Friday, February 14, 2014

apperception, an example...

I have a friend who has moved to town and is trying to fit in. He cares very deeply about this place. He and his wife were drawn for years to make this place their home, and yet he is having difficulty fitting in and being accepted. I leave his name anonymous, because I care deeply for this individual, and his wife, and nothing would please me more than for their integration into community to be complete.

I am only writing this because it serves as an excellent example of perception, apperception, and the path of learning that was pointed out by Herbart.

My friend told of going to the auto mechanic. The mechanic told him that it would cost him $300.00 to get the parts to fix his car. He simply asked, "Is there a less expensive way to fix it." The mechanic took that question as an affront... that my friend was questioning his authority, or even his honesty. The mechanic became angry. Another mechanic walking by overheard the conversation, and immediately threw out another solution that would only cost $60.00. My friend was left wondering why he got such a strong negative response from the first mechanic, and so cooperative a response from the other.

All this comes down to perception and apperception,  and the difference between the two. What we immediately take in through the senses is quickly processed in the mind and compared with past events, and interests in the development of apperception.

Apperception can either facilitate an expanding relationship, or it can shut things down, leading the participants to a state of withdrawal or even anger.

My friend, wanting to fit in, but also wanting to get his car fixed, asked a simple question. The first mechanic, not knowing him,  gave short shrift. Perhaps he reminded him of a customer with whom he had trouble in the past, or perhaps he had just walked away from another difficult customer and didn't want to be bothered to give more time than was given in his first analysis. In any case, many of our reactions to each other are not based on what we see before our very eyes, but on other patterns, conscious and unconscious with which our immediate perceptions are compared.

There are distinct ways that apperception serves the socialization process. In our good friends, we can easily overlook immediate perceptions. Old and dear friends see each other in a cloud of responsive apperception, that is infused not only with what their eyes and ears see and hear, but with a fabric woven of past experience that allows for appropriate (or inappropriate) interpretation of perception.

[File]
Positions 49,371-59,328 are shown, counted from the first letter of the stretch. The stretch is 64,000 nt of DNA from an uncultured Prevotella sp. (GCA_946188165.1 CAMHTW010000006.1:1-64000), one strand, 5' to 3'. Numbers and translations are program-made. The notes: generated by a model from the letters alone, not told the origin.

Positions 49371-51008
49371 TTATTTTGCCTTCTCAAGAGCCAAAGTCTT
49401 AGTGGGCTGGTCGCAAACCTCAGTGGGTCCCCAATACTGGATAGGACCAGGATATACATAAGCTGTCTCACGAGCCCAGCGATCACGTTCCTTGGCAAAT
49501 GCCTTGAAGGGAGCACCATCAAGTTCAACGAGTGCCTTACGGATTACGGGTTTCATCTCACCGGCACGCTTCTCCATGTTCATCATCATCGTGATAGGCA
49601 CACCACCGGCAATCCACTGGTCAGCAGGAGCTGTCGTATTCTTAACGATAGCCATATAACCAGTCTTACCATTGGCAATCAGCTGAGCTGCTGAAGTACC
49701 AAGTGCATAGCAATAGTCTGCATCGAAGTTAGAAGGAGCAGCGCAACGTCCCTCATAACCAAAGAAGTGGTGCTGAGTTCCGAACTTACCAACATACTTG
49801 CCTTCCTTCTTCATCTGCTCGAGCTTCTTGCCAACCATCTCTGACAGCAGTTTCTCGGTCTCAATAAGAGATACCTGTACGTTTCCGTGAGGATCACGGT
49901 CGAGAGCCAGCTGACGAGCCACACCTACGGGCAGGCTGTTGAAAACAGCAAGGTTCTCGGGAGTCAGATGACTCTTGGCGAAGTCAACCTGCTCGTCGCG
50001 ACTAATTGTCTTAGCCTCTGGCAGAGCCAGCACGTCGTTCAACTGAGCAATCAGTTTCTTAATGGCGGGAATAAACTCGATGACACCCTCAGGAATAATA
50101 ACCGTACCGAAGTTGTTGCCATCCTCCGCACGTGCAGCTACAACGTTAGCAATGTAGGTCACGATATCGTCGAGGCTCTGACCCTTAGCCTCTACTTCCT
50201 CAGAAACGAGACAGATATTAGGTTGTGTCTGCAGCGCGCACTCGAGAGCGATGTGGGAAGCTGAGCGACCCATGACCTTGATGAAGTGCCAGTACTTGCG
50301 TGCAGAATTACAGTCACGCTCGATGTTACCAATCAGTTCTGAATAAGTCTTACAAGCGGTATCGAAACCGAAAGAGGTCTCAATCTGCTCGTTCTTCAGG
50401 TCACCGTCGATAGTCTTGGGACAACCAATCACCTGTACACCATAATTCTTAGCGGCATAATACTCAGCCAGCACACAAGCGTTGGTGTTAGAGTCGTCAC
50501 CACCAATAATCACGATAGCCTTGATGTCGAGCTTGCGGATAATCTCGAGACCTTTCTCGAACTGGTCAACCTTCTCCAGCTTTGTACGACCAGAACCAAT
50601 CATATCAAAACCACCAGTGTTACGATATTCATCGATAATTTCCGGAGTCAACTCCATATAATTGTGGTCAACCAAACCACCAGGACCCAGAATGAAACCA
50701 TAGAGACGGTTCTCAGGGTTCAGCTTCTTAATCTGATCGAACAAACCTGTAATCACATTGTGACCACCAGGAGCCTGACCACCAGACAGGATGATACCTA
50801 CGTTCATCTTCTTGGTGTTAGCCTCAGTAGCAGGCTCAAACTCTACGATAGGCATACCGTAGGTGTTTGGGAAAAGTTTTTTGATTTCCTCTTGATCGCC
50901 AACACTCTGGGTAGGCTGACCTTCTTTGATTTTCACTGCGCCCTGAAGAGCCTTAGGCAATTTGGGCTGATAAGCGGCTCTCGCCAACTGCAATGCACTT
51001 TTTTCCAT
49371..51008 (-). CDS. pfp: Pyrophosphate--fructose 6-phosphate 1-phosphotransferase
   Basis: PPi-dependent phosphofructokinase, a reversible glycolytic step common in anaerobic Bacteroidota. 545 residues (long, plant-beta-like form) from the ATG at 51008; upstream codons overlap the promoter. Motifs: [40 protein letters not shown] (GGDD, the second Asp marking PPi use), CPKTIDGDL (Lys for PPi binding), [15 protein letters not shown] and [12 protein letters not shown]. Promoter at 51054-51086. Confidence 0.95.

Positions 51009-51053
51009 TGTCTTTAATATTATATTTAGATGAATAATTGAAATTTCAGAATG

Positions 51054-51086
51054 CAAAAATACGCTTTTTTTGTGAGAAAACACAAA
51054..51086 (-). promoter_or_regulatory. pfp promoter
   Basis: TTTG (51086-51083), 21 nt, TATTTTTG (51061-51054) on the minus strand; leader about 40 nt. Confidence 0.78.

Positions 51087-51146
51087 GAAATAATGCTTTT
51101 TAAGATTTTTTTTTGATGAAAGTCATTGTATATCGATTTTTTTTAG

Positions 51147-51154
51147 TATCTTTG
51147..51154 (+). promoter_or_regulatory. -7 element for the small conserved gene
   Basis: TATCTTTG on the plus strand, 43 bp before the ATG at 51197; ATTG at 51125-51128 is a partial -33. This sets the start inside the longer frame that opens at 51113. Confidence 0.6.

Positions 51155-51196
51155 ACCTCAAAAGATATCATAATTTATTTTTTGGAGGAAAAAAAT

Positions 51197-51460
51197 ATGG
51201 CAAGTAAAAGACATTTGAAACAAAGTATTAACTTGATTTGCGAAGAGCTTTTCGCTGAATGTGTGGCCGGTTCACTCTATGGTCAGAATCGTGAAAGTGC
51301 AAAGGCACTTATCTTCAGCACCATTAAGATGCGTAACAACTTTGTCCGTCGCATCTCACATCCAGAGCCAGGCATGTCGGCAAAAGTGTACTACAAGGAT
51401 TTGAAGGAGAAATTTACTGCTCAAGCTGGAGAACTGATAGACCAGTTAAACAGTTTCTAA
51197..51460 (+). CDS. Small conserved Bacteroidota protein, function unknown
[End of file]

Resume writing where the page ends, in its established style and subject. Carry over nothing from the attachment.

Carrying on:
In all this, those who linger in small communities and consistently show concern for each other become woven into the warp and weft of community life. It requires sacrifice, and it takes patience.

On a simpler matter, that being the education of our children, perception and apperception come into play. Otto Salomon had said that education should start with the interests of the child. If you don't have that child's interest in the first place, a sense of resistance naturally ensues, and children's minds and attentions close down. In order for effective education to proceed. A child's interest must be kept. The formula is simple. Move from the known to the unknown, from the easy to the more difficult, from the simple to the complex and from the concrete to the abstract.
Today in the wood shop, I've been working on lift lid boxes with secret compartments. It is also the time of year in which I begin production of my usual product line of small boxes for gallery sales. The bodies of my lift lid boxes are shown above.

Make, fix, create, and inspire and instruct.


  1. I've now read this post twice, from the perspective of having lived in the same community for over 40 years, and in the same house for 29 of those. Fitting in as part of a community is not a quick thing, and part of the lesson is knowing where in the community you fit in and where you don't, who you want to associate with and who you don't.


  2. Mario, that is a good point. You won't fit in with everyone. You'll find that there are some people you may want to avoid. But if you go around mainly minding your own business and exhibit some care for others, you'll very likely find friends.

  3. Doug,

    Absolutely. And following up on your comment, I would expect that people would get based on what they give.


  4. A comforting demeanor can go a long ways.